Mankading row: Is Ashwin wrong? MCC Laws vs Spirit of Cricket & past instances
The controversy erupted in the IPL when KXIP's Ravichandran Ashwin ran out RR's Jos Buttler at the non-striker's end, referred to as Mankading, as he was allegedly backing too far out of the crease.
There are many notable voices, not least Shane Warne, who believe that Ashwin's actions were not within the spirit of the game. At the same time, the trolls have got sufficient fodder to last a week.
There's the spirit of the game and then there's the law. What takes precedence over what is at the core of this debate.
What is Mankading?
The big question then is what is Mankading and where did the phrase come from? In simple terms, Mankading is the act of running a batsman out before a ball has been bowled. The first recorded instance of the controversial dismissal in international cricket occured in 1947 when Indian bowler Vinoo Mankad ran Bill Brown out during India’s tour of Australia.
Mankad had warned Brown several times before he ultimately dismissed him. Since then, this frowned upon dismissal took the unofficial name Mankading. Mankad, in this case, was in the right as he had no other option to put an end to the unfair advantage that Brown was taking but to run him out.
Hence, many hold the opinion that rather than bringing disgrace to the bowler's name, Mankading should take Brown's name as it was he who was at fault.
The IPL incident also has a backstory to it. It was not for the first time that either of Buttler or Ashwin were involved in Mankading. In the 2012 Commonwealth Bank Series in Australia, Ashwin had run out Sri Lanka's Lahiru Thirimanne after he was backing up too far. However, Sachin Tendulkar and stand-in captain Virender Sehwag had then withdrew the appeal.
Similarly, in 2014, Sri Lankan bowler Sachithra Senanayake had 'mankaded' Buttler after warning him in the previous over.
What Ashwin did was within the laws of the game. Here is what the MCC Law clearly states:
Law 41.16 Non-striker leaving his/her ground early
"If the non-striker is out of his/her ground from the moment the ball comes into play to the instant when the bowler would normally have been expected to release the ball, the bowler is permitted to attempt to run him/her out. Whether the attempt is successful or not, the ball shall not count as one in the over.
If the bowler fails in an attempt to run out the non-striker, the umpire shall call and signal Dead ball as soon as possible."
On the contrary, in an interview with ESPNcricinfo, Fraser Stewart, the MCC's cricket academy manager, explains the interpretation of the incident by the lawmakers as follows:
"We now have had a chance to review it in more detail and we think that Buttler was in his ground as Ashwin got into a position when the non-striker could reasonably have expected the ball to have been delivered. Ashwin seemed to pause to allow Buttler to go out of his ground and then obviously he put the wicket down; Buttler did not really make much of an effort to get back into his ground. It is one where we just felt the pause was just too long and therefore not within the spirit of cricket."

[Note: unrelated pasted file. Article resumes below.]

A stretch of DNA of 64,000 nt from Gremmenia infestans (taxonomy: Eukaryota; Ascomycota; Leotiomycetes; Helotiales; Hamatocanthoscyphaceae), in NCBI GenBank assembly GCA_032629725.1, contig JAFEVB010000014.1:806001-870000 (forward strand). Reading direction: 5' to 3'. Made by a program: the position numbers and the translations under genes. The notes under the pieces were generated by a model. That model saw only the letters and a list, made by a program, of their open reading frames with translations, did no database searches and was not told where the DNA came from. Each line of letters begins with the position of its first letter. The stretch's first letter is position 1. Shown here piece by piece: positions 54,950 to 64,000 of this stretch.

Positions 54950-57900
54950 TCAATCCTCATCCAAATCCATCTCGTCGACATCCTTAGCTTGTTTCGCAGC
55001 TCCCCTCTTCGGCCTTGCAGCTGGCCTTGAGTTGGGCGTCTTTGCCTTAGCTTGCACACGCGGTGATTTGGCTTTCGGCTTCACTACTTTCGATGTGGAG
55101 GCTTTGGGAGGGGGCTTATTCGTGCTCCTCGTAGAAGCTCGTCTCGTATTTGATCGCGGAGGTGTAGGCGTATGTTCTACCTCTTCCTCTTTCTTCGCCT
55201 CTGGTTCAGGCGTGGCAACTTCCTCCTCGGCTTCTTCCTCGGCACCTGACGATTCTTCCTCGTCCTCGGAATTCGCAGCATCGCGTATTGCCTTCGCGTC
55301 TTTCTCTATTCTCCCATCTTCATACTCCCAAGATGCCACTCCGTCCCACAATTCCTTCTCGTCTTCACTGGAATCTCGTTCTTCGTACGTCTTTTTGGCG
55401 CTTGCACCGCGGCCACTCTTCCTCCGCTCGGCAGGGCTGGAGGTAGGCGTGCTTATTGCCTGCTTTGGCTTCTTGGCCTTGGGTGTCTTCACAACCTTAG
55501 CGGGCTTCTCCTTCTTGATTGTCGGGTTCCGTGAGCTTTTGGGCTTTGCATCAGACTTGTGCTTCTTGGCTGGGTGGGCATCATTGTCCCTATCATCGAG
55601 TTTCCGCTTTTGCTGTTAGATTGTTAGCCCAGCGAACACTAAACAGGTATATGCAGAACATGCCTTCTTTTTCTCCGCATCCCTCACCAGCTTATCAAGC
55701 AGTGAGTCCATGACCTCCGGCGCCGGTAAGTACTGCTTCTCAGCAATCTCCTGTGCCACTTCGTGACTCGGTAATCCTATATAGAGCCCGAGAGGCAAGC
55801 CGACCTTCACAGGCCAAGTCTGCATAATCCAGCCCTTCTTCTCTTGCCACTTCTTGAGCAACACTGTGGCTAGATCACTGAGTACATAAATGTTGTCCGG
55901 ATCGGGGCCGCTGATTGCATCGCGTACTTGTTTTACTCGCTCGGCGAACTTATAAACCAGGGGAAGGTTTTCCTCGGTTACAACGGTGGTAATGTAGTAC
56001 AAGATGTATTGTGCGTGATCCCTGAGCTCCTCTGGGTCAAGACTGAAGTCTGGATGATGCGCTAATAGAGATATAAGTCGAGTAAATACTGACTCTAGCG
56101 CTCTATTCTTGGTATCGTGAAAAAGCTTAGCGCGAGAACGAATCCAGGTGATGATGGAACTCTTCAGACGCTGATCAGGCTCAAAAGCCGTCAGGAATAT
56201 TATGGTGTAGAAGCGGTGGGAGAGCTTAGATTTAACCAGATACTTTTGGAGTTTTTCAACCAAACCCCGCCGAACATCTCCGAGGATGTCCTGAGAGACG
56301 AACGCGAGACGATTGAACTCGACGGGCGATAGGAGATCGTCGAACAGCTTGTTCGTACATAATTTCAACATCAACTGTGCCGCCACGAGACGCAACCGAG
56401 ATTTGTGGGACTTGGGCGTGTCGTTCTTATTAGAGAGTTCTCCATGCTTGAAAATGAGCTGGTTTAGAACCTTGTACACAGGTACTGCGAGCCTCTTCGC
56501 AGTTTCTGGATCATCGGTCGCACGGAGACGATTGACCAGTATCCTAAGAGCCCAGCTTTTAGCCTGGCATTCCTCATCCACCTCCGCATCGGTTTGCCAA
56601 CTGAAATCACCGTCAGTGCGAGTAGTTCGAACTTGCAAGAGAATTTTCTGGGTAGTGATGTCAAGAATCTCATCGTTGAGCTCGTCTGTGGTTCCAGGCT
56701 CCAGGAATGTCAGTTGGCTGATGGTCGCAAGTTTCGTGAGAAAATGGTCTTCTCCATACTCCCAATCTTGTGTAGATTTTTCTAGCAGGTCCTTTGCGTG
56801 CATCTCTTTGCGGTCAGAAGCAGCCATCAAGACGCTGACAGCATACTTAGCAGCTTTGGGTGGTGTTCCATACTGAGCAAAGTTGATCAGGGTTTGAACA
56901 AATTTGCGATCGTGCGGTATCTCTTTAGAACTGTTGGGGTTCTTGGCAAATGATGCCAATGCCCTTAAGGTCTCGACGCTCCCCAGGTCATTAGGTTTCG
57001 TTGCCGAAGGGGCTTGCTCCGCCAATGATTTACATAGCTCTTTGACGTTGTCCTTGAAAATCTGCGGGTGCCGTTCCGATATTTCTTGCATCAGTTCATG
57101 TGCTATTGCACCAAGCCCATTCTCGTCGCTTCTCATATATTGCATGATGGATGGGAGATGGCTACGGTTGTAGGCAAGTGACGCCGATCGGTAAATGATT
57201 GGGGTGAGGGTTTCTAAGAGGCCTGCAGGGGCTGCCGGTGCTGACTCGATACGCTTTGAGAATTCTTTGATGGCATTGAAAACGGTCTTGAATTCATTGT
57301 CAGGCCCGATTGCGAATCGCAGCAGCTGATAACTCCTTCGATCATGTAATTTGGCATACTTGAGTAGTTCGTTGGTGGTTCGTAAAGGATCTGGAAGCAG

What does 'Spirit of Cricket' mean?
Read the last line with added emphasis on spirit of cricket. What is spirit of cricket, where did it come from and what does it exactly mean?
In the late 1990s, two MCC members Ted Dexter and Lord (Colin) Cowdrey, both of whom were former England captains, sought to enshrine the 'Spirit of Cricket' in the game's Laws to remind players of their responsibility for ensuring that cricket is always played in a truly sportsmanlike manner, which was later included in the current Code of Laws.
"Cricket is a game that owes much of its unique appeal to the fact that it should be played not only within its Laws but also within the Spirit of the Game. Any action which is seen to abuse this Spirit causes injury to the game itself".
All said and done, there are lots of grey areas in the MCC Law. Case in point, the ball tampering row that saw ICC ban the then Australian captain Steven Smith for just one Test and give three demerit points to Cameron Bancroft, ultimately saw as long as one-year bans handed out to the guilty. That there was such disparity in the MCC Law and the actual punishment meted out itself shows that more clarity is warranted.
The bottomline is that why should a batsman get even an extra inch which might turn out to be the difference between a run and a run-out at the other end. If the bowler oversteps even by a whisker, umpites don't think twice before ruling it a no-ball, then why the stigma attached to Mankading?
Here are some past occasions of 'Mankading' in international cricket:
Instances of ‘Mankading’ in Tests
Bill Brown by Vinoo Mankad, Australia versus India, Sydney, 1947–1948
Ian Redpath by Charlie Griffith, Australia versus West Indies, Adelaide, 1968–1969
Derek Randall by Ewen Chatfield, England versus New Zealand, Christchurch, 1977–1978
Sikander Bakht by Alan Hurst, Pakistan versus Australia, Perth, 1978–1979
Instances of ‘Mankading’ in ODIs
Brian Luckhurst by Greg Chappell, England versus Australia, Melbourne, 1974–1975
Grant Flower by Dipak Patel, Zimbabwe versus New Zealand, Harare, 1992–1993
Peter Kirsten by Kapil Dev, South Africa versus India, Port Elizabeth, 1992–1993
Jos Buttler by Sachithra Senanayake, England versus Sri Lanka, Birmingham, 2014
Instances of ‘Mankading’ in T20Is
Mark Chapman by Aamir Kaleem, Hong Kong versus Oman, 2016 Asia Cup Qualifier, 2016
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